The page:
Learning now what I wasn’t taught about history – Hartford Courant
I graduated from high school in 1975 along with the largest group of the baby boomers. From fourth grade through graduation, I attended multiracial, city schools in Philadelphia and Bethlehem, Penn. In the 45 years since high school, I find myself continually amazed at what I wasn’t taught.
My lack of education had little to do with poor teachers (most of mine were quite good) or lack of books. Rather, my mis-education sprang from the completely Euro-centric perspective of the curriculum. Here’s a small sample of what I didn’t learn.
· The first books printed with movable metal type came from Korea, 200 years before Gutenberg in Europe. But I was taught that Gutenberg was the first to print with movable type. The first movable type actually came from China 400 years before Gutenberg. I learned almost no Asian history at all, unless it came attached to a European (Marco Polo or other European explorers).
Anything about sub-Saharan Africa except that enslaved people came from there. I thought the only great civilizations on that continent were in Egypt. Yet much of Africa had vast empires, seats of learning, art and architecture to rival anything in Europe.
Enslaved Africans came to North America before the Pilgrims. Yes, I knew Jamestown predated Plymouth, but, because of the mythologically huge Thanksgiving holiday, it always seemed the Pilgrims’ story meant the real beginning of “America.” I was not taught that enslaved Africans began building this country before the Mayflower even sailed.
Speaking of Thanksgiving, I never learned that the native peoples of North and South America had huge cities. All those elementary school dioramas of long houses and tepees made it seem like the native population was small, impoverished and living in the woods. And I won’t even start on my education about native peoples in the west that came from all those Hollywood movies featuring white people in “red-face.”
· I heard the term “Arabic numbers” but never was taught to connect the numerical system we use to the Arab peoples, who introduced it to the West, or to Indian mathematicians who developed it. The historical mathematicians presented to me came from Greece and Western Europe. As were nearly all the scientists about whom I learned, completely ignoring the Asian, African and Arab worlds’ many scientific advancements.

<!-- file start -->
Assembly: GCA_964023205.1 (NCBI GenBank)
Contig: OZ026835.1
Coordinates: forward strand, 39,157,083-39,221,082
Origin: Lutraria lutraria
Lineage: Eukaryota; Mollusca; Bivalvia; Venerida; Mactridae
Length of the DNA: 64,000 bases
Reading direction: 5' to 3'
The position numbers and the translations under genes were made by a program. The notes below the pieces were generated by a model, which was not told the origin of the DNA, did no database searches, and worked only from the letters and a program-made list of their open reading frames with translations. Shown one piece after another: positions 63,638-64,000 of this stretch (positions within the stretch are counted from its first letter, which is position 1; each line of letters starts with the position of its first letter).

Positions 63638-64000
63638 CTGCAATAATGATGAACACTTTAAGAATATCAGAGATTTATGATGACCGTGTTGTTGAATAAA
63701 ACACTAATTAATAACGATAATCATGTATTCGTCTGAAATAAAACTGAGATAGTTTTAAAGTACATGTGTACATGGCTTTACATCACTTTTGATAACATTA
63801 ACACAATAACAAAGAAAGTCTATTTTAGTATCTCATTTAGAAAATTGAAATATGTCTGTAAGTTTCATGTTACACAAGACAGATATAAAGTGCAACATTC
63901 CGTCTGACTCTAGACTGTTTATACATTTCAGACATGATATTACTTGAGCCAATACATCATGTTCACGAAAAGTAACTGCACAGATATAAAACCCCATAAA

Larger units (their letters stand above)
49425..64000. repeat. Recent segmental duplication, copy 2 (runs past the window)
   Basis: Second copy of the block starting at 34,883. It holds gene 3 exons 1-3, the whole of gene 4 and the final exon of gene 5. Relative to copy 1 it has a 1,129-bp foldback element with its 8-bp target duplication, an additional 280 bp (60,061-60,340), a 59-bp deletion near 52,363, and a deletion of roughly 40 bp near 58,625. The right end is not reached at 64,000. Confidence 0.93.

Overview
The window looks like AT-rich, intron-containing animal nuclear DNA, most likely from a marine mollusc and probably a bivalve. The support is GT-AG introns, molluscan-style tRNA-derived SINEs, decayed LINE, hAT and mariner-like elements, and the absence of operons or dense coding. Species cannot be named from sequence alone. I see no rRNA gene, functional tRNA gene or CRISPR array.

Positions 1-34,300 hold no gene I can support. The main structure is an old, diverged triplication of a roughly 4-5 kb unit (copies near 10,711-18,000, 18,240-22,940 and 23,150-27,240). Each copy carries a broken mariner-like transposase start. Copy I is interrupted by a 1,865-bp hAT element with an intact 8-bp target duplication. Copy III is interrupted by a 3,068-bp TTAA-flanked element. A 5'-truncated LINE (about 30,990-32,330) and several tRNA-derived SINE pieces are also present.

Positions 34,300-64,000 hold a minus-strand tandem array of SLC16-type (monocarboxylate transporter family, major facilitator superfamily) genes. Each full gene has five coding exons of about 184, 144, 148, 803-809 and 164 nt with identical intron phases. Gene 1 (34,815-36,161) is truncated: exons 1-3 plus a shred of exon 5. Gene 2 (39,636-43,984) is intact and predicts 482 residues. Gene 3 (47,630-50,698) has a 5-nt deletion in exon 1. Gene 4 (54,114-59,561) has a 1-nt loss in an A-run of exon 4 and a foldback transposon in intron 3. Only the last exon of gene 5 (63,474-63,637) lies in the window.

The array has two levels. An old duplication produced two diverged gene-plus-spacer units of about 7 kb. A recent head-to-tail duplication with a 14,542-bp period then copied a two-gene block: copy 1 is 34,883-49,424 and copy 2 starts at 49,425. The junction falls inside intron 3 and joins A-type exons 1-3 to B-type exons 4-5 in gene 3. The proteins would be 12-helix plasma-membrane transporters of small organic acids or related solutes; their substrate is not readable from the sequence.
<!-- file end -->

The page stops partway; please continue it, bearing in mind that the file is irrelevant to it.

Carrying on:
Clearly, my education had a few holes, to put it mildly. These omissions cemented a world view that made whiteness normative and “best,” so that I judged all other peoples in the world from the perspective of how they measured up (or didn’t) to white achievement.
What I would hope to report is that my children’s education (my youngest graduated from a Connecticut public high school in 2016) was not grounded in the same kind of Euro-centrism as mine. While improvements had been made, their urban, multi-racial and multi-cultural school’s curriculum still left many basic assumptions unchecked. My Asian-American children still had to learn about Asian history outside the classroom. The history and cultures of non-European peoples still took second place or were highlighted only in those special ethnic “months.” History, art, literature and science still came primarily with a Euro-centric male perspective.
It is long past time to change this, long past time to increase the number of lenses through which the story of the world, this nation and its peoples are understood and communicated to our children. Teaching a few “heroes” is not the solution. We must help the next generation, and all of us, to understand that the teaching of history always comes with a point of view, and that different participants in any story find different truths within it. Only by hearing all the voices can our children understand our past and shape our future, reveling in the richness of all the world’s nations, cultures and histories, learning from them that there is no competition for “the best” culture, for all have gifts and all have flaws.
To those of us shaped, or misshapen, by our limited educations, we need to remember that fact as well. That means going back to school in a way, listening to voices long silenced and demeaned with a hope of seeing through a different lens. It means admitting that we don’t know what we don’t know. It means being clear on how that has shaped our perspective on the world, then opening our minds, hearts and spirits to what we have been missing all along.
The Rev. Dr. Rochelle Stackhouse is the Transitional Minister of the First Church of Christ in Hartford (Center Church). She lives in Hamden and Hartford.
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